Frontiers for Young Minds

Frontiers for Young Minds
Core Concept Human Health Published: January 31, 2024

Who Can Use Your Cells Or Tissues For Scientific Research?


Informed consent is the process of obtaining permission from human participants to use their cells and tissues or otherwise include them in research studies. With informed consent, scientists can use human cells or tissues in experiments to learn more about the human body and to test new medicines. This article describes how these tissues are obtained, and the ethical concerns regarding the use of human tissues in research. The story of Henrietta Lacks and her immortal HeLa cell line is discussed, to demonstrate the importance of informed consent and to showcase Henrietta’s valuable contributions to research and modern medicine.

What is Human Tissue Research?

Scientists can study cells or tissues from the human body in a lab to learn more about how the body works. These tissues can be blood, parts of organs, or cells. Tissues can be collected from living or dead patients, depending on the organ that is being studied [1]. Tissue research requires informed consent from the patient—basically the patient needs to understand what will be studied and say it is OK to use their tissues. Informed consent for tissue research must be obtained without coercion: coercion is a way of persuasion, usually with a threat or force [2]. Without informed consent from the patient, tissues cannot be used in any type of research. Tissue research has provided many advances in human medicine [2]. It is important to understand where tissues come from, how patients are involved, and the scientific advancements that have been made from human tissue research.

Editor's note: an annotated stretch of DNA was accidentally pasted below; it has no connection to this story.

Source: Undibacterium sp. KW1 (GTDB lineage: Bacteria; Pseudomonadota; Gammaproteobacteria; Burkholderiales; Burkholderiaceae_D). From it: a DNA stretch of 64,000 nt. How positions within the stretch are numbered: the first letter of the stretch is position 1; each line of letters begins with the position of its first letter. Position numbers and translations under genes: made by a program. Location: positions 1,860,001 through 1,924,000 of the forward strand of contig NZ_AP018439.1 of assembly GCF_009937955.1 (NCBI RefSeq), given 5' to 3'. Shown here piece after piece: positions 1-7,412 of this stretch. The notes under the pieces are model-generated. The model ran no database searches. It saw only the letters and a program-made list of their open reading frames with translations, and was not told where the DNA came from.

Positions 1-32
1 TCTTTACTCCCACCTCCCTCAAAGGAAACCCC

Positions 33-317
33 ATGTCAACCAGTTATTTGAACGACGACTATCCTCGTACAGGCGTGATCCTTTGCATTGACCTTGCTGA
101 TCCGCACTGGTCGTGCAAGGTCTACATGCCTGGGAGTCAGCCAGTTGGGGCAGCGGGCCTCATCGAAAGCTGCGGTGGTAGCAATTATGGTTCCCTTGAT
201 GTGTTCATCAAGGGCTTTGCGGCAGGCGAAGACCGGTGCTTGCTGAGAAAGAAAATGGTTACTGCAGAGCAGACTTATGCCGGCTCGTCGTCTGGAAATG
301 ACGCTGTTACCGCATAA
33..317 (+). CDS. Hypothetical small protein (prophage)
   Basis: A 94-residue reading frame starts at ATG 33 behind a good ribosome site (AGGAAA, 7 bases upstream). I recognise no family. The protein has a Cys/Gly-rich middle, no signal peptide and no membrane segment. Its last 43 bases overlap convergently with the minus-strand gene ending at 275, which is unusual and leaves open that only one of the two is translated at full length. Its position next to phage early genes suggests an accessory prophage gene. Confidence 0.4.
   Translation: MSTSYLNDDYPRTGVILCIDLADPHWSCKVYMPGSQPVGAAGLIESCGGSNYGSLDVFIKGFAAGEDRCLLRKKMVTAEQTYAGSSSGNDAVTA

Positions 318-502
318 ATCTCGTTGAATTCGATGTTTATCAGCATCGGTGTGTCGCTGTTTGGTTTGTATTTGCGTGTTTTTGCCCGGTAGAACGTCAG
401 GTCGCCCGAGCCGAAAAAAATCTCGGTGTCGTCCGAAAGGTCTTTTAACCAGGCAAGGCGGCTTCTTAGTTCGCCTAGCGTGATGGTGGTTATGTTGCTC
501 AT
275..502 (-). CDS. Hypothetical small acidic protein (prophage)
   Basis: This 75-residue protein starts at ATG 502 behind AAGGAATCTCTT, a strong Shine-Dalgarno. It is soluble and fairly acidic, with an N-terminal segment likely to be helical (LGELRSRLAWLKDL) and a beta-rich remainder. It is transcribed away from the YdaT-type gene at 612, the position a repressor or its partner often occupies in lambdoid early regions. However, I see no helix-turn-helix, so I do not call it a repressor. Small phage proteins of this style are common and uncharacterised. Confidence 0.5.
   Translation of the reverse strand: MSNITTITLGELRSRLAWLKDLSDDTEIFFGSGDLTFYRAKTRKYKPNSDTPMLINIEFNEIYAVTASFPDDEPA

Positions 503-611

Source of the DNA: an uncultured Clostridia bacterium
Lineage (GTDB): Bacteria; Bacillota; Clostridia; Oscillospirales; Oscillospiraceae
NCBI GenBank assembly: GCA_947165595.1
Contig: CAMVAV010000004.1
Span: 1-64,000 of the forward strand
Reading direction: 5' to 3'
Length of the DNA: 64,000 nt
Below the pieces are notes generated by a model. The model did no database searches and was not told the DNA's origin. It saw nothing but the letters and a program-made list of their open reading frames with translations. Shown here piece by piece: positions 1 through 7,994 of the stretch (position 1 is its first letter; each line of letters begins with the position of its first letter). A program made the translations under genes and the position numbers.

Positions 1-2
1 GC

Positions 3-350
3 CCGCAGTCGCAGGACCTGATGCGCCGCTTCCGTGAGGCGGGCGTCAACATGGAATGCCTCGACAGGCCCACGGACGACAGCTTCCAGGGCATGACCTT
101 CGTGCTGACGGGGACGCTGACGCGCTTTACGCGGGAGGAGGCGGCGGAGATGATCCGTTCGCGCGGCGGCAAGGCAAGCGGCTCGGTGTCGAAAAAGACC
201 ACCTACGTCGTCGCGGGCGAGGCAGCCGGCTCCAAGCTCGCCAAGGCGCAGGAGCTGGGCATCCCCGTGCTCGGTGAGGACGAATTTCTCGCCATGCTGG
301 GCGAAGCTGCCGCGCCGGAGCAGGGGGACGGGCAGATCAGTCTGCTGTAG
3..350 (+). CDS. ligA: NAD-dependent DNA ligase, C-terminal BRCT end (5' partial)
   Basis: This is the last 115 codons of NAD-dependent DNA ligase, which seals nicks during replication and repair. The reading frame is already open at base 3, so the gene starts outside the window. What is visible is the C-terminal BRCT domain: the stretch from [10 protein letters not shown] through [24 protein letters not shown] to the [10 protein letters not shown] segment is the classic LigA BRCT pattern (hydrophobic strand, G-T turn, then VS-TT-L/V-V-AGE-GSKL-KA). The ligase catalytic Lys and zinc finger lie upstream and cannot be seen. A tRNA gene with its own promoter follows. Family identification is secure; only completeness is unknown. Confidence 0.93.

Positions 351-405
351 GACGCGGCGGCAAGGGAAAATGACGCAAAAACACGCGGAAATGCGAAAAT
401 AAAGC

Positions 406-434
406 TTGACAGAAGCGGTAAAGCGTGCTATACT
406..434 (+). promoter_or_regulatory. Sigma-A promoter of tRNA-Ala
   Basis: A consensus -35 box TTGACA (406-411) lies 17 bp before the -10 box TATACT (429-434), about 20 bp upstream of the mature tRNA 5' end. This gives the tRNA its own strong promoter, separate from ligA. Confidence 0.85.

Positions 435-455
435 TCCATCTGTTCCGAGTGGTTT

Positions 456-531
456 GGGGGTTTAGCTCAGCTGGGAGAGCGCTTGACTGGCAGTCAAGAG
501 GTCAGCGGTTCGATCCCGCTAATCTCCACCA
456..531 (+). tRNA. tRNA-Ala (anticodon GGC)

Why Do We Use Human Tissues in Scientific Research?

An in vitro experiment is one that is conducted with cells or tissues from the body, but the experiment is done outside of the body, such as in a test tube or culture dish. Scientists conduct in vitro research because research with cells and tissues allows them to perform experiments they could not perform on humans [1]. These experiments can use test drugs or toxic chemicals that might harm living participants, but because tissues are removed from the body, researchers can use them to learn more about how drugs or chemicals might affect a person.